EU

Surrogacy: Hearing of Grégor Puppinck at the Romanian Parliament

Bill on Assisted Reproduction

By ECLJ1458785760000

On Wednesday, the 23rd of March 2016, the Law Commission and the Commission on Health of the House of Representatives of Romania met to interview Grégor Puppinck, director of the European Centre for Law and Justice (ECLJ), regarding the consideration of the draft law on medically assisted reproduction. The hearing lasted over an hour and a half and involved the main Members of Parliament (MPs) in charge of this matter. The hearing took the form of an exchange of views.

Recently, Grégor Puppinck was also interviewed at the European Parliament and at the Assembly of the Council of Europe as part of the collective No Maternity Traffic, of which the European Centre for Law and Justice (ECLJ) is an active member.

In Romania, medically assisted reproduction is practiced outside any legal framework. Draft legislation is under consideration for several years and could be achieved in the coming months. One of the issues raised by this project concerns surrogacy, which is also practiced in outside of any legal framework in Romania. This tends to encourage its development and its economic power.

The MPs seem convinced of the need for regulation and must first choose if they want to legalise or prohibit this practice.

Grégor Puppinck presented the two options to MPs, in light of the experience of countries that have chosen one possibility or the other. He noted a trend in favour of limiting, or even a total ban on surrogacy. In Europe, the European Parliament voted in December 2015 in favour of banning surrogacy, and the Committee on Social Affairs of the Assembly of the Council of Europe has also ruled in March 2016 against a draft report in favour of the legalisation of surrogacy. In the rest of the world, many of the countries who are “producers” of children by surrogacy began to limit or even prohibit surrogacy, at least to foreigners.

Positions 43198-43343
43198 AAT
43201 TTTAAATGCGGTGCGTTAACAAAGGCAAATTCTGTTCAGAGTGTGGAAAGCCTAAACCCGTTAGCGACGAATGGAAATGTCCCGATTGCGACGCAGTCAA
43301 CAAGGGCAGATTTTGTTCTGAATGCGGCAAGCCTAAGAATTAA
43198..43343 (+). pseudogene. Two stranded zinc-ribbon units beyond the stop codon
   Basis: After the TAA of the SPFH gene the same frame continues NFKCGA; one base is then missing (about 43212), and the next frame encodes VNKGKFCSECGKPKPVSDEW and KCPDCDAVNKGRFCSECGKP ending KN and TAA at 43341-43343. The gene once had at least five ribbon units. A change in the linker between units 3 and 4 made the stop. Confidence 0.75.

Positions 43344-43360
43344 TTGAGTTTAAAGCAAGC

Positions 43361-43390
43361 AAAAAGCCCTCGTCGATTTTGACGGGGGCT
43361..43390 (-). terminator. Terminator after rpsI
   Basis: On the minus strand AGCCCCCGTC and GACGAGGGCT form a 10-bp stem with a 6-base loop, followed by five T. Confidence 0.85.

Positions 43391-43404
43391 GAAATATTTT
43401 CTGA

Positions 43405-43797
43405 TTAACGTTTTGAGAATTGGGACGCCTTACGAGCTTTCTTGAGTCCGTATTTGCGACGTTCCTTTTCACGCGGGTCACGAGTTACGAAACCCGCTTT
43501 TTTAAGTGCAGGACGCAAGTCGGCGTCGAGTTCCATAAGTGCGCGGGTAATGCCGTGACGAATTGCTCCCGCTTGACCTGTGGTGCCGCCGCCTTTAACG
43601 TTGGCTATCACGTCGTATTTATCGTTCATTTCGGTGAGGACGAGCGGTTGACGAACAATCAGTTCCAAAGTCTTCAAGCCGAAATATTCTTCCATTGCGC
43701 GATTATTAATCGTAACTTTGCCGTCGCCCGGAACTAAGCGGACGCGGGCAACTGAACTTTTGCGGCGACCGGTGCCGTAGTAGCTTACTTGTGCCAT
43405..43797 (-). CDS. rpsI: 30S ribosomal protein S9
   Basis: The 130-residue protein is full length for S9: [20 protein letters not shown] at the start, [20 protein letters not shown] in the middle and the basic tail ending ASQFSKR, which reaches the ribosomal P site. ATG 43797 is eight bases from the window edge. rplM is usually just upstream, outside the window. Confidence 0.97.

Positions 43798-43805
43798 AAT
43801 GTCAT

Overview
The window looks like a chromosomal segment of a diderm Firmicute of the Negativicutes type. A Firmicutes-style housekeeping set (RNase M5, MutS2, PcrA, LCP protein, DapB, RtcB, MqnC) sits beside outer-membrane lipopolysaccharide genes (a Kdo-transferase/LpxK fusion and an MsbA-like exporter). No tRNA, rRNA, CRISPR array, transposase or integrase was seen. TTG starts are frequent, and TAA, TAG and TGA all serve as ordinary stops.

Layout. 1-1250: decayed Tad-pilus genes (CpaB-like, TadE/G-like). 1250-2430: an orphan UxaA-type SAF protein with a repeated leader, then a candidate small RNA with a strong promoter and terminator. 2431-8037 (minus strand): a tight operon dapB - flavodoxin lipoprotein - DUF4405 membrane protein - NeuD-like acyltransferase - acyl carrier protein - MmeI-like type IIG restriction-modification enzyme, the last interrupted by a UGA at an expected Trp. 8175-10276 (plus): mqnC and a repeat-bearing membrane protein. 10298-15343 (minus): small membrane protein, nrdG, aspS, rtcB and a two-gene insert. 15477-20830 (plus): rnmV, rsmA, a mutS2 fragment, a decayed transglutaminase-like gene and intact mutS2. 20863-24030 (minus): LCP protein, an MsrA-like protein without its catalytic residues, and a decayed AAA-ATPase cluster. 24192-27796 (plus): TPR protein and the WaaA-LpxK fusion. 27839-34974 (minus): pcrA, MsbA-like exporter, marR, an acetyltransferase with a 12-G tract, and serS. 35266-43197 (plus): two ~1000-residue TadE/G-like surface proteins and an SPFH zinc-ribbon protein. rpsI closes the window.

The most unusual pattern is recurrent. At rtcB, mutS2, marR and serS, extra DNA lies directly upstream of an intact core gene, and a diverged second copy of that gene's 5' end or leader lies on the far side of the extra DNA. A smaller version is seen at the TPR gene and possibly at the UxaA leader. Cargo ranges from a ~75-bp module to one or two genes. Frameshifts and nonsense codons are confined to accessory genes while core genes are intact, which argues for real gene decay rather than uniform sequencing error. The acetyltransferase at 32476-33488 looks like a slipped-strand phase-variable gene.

In response to the MPs who asked him about the principles and methods that distinguish these two options, Grégor Puppinck said that the option of prohibition is based on the principle of human dignity and especially of bodily integrity. Surrogacy uses the surrogate mother as a means to fulfil a personal desire, yet the most universally accepted implication of human dignity is that human beings should never be used as a means, but always as an end in itself. Similarly, with regard to the child, with surrogacy the child becomes the object of a contract, a “good” or a “merchandise”: the object of a right of adults, which is also contrary to human dignity and to many international instruments aimed at ensuring dignity.

Conversely, the option in favour of the legalisation of surrogacy is based on the idea that “parenting” is some sort of right, since the combination of technology and the law makes it possible to obtain a child. This is an extension of the domain of the “trade” to encompass the human being, according to the liberal and individualistic logic achieved in the surrogacy contract. The legalisation of this practice would place the legislator before the difficult task of determining the terms of such a contract, some of which would be opposed to essential legal principles.

The child is no longer “received”, but “wanted”, even if it means to deprive the child of its mother and knowledge of its origins. Thus, the logic behind surrogacy is also in opposition to the principle of adoption, which consists of giving a family to a child. Grégor Puppinck expressed that the promotion of adoption is the best response to the legitimate desire to have children; the most generous and respectful response for everyone.

In light of the British and Belgian experience, the path consisting of only legalising “non-commercial” surrogacy seems illusory. Firstly, because the acceptance of non-commercial surrogacy implies that, surrogacy itself is acceptable in principle. Secondly, because the problems caused by this practice are not primarily financial, but human. Finally, because experience shows that even in non-commercial surrogacy it is still usually necessary to pay the woman (that payment is concealed or qualified as compensation), or else it involves pressuring a close relative (for example a sister) until she agrees. Even when it is non-commercial, surrogacy has inherent problems and consequences.

Finally, MPs were sensitive to the issues of physical exploitation of women, the abuse of the vulnerable and the links between surrogacy and the networks of trafficking and prostitution which are present in some of the countries in central Europe.